Obispos y lideres de fe de la frontera Mexico-EE.UU se unen en solidaridad con los migrantes

EL PASO — Obispos Catolicos de la frontera Texas-México se reunieron para conversar sobre temas relacionados con inmigración que se viven a diario en ciudades fronterizas. “La migración forzada, es producto de un modelo económico que mantienen nuestros políticos en el mundo hoy, junto con los empresarios. Es una explotación del hombre, es un descuido total de la vida humana,” dijo Raúl Veda, Obispo de Saltillo. La conferencia en Febrero formo parte de un evento que se llevo acabo durante tres días a finales de Febrero y los obispos concedieron una misa para la justicia y la paz en la frontera en el Muro Fronterizo entre Anapra y Sunland Park. Los obispos en el grupo “Tex-Mex” se reúnen al menos dos veces cada año, pero esta ocasión fue mas urgente por las políticas de la administración Trump respecto a los solicitantes de asilo político, la muerte de dos niños inmigrantes de Guatemala en Diciembre cuando estaban a cargo de U.S. Customs and Border Protection (CBP), y la batalla del presidente el presidente Donald Trump para construir un muro al largo de la frontera.

Guatemalan family first to be deported from U.S. in Trump’s ‘remain in Mexico’ program

A 30-year-old Guatemalan woman and her two sons on Friday became the first people to be deported from the United States while taking part in a controversial Trump administration program that requires some migrants to remain in Mexico while their U.S. immigration cases are heard. “Over there (in Guatemala), if they do something to me my children have somewhere to go. Over here (in Mexico,) they have nothing if something happens to me,” Karla told immigration judge Nathan Herbert in El Paso. Borderzine is not using her full name because she said her family faces threats in Guatemala. More: On Mexico’s southern border, migrants seek to survive one day at a time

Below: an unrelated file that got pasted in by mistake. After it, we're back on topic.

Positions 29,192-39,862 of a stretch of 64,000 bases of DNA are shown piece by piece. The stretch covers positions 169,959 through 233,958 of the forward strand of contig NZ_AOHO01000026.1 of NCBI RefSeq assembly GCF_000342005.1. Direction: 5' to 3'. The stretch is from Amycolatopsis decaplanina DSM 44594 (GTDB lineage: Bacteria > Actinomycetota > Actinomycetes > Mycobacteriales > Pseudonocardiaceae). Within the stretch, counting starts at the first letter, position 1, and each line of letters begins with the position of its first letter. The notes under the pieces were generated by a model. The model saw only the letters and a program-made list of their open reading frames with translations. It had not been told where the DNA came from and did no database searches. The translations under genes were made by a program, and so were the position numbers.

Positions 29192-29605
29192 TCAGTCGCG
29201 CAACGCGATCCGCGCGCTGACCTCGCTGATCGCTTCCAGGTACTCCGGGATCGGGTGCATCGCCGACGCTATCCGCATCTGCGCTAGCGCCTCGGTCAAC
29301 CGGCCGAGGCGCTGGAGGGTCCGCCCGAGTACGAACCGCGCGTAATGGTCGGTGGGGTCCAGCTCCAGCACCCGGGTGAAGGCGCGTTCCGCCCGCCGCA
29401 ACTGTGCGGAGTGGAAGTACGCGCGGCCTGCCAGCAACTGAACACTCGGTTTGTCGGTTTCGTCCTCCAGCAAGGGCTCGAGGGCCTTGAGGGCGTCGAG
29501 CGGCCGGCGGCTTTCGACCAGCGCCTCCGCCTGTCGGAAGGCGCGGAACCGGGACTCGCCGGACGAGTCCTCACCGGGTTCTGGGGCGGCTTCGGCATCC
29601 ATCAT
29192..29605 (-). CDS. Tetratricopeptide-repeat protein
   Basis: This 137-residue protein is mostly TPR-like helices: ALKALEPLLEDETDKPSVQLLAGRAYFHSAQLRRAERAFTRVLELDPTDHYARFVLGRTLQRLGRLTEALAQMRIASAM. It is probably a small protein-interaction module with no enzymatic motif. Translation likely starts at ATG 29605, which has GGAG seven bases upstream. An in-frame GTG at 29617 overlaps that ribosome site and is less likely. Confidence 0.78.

‘Uncaged Art’ exhibit gives voice to migrant children detained in Tornillo tent city
Karla, her 9-year-old son Eddin and her 11-month-old son Ian entered the United States in El Paso on March 25, according to court documents.

Salvage cars destined for Mexico outnumber people in this Texas border town

TORNILLO, Tx — This small town in eastern El Paso County has less than 2,000 residents, but is far from being tranquil as a jangly parade of used vehicles bound for Mexico are hauled through its streets every day. “The amount of traffic that goes by the front of the house is terrible because a lot of those guys are pulling two or three cars. Parts are falling off of them, it’s a hazard for us” said longtime Tornillo resident Jay Martin. El Paso County Commissioner Vince Perez said the vehicles started moving through Tornillo in huge numbers when the U.S. port of entry with Mexico opened in 2016. Previously, used vehicles were being imported into Mexico through port of entry at Santa Teresa, N.M., but when the Tornillo port opened it was designated as the sole crossing point for this sector.

Central American women fleeing violence experience more trauma after seeking asylum

Laurie C. Heffron, St. Edward’s University

The number of Central American women who make difficult, often harrowing, journeys to the United States to flee domestic and gang violence is rising. I’m a social science researcher and a social worker who has interviewed hundreds of women after they were detained by immigration authorities for my research about the relationship between violence against women and migration. I find that most female asylum seekers experience trauma, abuse and violence before they cross the U.S. border seeking asylum. What these women go through while detained by Customs and Border Protection or Immigration and Customs Enforcement can take an additional physical, social and emotional toll.